In 1996, the Aspin-Brown Commission reached the same post-Cold War conclusion and made similar reform recommendations. The result was a similar failure by Congress to take action. Meanwhile, our intelligence community was starting to agree that bin Laden had started something called al Qaeda, and that it was some kind of terrorist army. As the 9/11 Commission notes, however, every relevant member of the intelligence community had a different plan for dealing with al Qaeda, from cruise missiles to diplomacy with the Taliban. While these conflicting plans were butting heads, two American embassies in Africa were bombed. The attack on the USS Cole was approved. What became known as the “Planes Operation” was taking shape.
The need for reform was made clear by the Commission’s exhaustive study of the intelligence failures that preceded the murder of 3,000 innocent people on September 11th, 2001. In late July of this year, as the Governmental Affairs Committee’s work began, Washington, New York City and Northern New Jersey were placed under elevated terrorist alert, an alert that is still evident today at intersections throughout this city. Our Committee work neared its conclusion as terrorists murdered again at a schoolhouse in Beslan, Russia.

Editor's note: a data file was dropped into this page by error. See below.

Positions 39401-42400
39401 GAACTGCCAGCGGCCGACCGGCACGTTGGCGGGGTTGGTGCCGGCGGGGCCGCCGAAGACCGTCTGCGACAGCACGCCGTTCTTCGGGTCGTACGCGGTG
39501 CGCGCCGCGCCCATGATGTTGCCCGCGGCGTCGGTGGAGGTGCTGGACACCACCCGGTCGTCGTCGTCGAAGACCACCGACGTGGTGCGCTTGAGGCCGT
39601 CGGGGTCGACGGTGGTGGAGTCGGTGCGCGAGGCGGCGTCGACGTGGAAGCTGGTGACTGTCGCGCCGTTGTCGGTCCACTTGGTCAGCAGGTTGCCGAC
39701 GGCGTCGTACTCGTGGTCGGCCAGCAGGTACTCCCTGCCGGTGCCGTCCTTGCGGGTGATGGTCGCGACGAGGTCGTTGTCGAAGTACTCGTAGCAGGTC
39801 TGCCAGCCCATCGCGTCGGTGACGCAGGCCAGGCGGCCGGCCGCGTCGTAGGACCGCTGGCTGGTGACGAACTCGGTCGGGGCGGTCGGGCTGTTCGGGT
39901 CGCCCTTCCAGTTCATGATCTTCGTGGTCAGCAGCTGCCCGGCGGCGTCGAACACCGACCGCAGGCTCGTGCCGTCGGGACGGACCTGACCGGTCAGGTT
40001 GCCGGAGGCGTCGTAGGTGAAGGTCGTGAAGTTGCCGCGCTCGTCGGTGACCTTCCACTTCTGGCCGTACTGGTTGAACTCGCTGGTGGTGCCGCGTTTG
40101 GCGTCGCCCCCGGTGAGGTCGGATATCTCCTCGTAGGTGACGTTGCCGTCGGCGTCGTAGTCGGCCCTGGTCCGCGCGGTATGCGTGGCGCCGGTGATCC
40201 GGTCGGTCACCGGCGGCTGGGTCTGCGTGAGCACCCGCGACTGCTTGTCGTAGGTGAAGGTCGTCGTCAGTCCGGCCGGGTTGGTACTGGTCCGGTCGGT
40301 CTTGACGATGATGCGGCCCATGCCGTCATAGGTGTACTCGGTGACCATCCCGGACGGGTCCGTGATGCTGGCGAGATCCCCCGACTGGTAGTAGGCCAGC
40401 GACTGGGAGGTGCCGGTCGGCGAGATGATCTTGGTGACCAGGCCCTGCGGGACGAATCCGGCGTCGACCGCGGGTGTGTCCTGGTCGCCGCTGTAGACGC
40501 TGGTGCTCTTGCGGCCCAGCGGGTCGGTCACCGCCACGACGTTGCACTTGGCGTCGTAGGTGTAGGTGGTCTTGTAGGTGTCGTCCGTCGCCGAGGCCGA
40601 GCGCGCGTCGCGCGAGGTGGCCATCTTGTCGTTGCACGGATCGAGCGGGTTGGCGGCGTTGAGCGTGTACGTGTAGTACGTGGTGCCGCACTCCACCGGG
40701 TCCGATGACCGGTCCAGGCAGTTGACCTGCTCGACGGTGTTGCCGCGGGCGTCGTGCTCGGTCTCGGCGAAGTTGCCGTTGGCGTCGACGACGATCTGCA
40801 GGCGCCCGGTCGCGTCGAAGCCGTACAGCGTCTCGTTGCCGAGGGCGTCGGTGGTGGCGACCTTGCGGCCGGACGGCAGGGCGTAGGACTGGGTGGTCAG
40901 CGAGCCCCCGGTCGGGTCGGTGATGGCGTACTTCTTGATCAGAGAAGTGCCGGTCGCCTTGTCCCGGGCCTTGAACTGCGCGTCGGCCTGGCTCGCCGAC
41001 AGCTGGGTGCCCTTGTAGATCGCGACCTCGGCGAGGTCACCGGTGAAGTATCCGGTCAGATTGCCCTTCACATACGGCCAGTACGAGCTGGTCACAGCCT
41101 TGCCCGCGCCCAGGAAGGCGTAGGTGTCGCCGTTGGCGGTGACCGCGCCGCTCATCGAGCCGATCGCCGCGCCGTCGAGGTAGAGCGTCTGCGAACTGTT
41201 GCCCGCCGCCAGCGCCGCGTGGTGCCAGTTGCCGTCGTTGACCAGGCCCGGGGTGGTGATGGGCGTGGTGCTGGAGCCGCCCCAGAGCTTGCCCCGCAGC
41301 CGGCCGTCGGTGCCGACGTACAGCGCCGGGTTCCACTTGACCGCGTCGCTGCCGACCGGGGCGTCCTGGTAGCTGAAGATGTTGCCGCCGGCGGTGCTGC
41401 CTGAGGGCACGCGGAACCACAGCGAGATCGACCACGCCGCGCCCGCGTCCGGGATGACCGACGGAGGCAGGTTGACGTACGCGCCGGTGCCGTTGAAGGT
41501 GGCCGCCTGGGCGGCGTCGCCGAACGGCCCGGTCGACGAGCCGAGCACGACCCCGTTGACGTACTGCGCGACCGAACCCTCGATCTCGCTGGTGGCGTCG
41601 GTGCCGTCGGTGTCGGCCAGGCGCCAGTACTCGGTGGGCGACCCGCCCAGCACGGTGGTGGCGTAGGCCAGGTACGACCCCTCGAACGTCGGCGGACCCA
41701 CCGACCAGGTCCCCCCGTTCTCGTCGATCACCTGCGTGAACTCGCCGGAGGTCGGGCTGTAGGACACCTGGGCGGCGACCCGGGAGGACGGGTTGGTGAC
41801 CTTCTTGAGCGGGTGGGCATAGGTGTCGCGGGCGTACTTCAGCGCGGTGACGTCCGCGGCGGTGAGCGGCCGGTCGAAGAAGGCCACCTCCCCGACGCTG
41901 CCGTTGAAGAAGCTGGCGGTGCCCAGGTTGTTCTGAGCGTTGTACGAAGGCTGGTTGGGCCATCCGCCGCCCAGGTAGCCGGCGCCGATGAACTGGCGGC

These terrible events, combined with the slaughter we have seen in Bali, Istanbul, Madrid, Jerusalem, Jakarta, and so many other places, leave no doubt that the enemy we face has both a global reach and an unlimited capacity for cruelty. Our response must be as far-reaching, and it must unleash America’s capacity to meet any challenge. This legislation is an essential part of that response.